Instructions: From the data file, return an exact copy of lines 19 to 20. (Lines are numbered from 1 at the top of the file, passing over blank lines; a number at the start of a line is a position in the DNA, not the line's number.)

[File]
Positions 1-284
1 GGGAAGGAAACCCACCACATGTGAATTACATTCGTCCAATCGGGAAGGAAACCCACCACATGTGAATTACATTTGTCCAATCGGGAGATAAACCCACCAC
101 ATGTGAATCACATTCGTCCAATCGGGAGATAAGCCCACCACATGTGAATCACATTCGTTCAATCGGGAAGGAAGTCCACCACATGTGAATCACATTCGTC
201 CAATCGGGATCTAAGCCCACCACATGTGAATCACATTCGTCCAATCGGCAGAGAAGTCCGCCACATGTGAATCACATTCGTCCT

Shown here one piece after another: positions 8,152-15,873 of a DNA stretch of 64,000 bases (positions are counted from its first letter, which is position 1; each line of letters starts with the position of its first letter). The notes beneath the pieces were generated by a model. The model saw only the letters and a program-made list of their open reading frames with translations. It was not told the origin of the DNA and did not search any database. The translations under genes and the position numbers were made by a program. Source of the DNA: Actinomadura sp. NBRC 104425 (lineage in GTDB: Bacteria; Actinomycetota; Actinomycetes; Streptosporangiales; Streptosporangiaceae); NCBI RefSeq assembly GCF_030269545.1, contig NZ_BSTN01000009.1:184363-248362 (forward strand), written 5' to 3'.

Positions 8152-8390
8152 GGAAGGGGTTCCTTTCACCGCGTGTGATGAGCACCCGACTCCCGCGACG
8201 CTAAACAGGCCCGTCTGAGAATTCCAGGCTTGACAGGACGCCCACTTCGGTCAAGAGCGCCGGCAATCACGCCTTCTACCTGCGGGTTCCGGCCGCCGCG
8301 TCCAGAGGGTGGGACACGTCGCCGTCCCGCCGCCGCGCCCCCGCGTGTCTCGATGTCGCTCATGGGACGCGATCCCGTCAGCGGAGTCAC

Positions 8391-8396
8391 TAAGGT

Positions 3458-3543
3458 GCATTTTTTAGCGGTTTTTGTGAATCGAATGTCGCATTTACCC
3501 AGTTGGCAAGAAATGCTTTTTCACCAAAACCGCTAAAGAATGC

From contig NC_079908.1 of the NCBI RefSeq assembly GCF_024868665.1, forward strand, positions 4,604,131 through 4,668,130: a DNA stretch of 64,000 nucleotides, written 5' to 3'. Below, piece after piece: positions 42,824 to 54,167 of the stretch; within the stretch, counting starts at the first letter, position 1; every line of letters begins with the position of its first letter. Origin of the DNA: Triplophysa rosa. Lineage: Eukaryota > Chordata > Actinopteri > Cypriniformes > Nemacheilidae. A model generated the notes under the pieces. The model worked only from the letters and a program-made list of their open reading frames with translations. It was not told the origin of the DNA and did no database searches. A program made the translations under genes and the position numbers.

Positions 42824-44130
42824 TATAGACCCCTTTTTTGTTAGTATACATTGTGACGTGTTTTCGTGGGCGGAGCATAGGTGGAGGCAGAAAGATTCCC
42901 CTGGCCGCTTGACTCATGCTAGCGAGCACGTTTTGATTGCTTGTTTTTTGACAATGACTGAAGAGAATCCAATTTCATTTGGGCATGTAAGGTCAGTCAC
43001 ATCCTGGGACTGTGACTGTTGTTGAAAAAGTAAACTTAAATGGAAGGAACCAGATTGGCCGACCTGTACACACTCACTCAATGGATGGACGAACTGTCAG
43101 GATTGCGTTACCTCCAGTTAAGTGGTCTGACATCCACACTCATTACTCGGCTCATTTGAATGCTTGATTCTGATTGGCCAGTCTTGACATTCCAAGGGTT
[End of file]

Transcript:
43001 ATCCTGGGACTGTGACTGTTGTTGAAAAAGTAAACTTAAATGGAAGGAACCAGATTGGCCGACCTGTACACACTCACTCAATGGATGGACGAACTGTCAG
43101 GATTGCGTTACCTCCAGTTAAGTGGTCTGACATCCACACTCATTACTCGGCTCATTTGAATGCTTGATTCTGATTGGCCAGTCTTGACATTCCAAGGGTT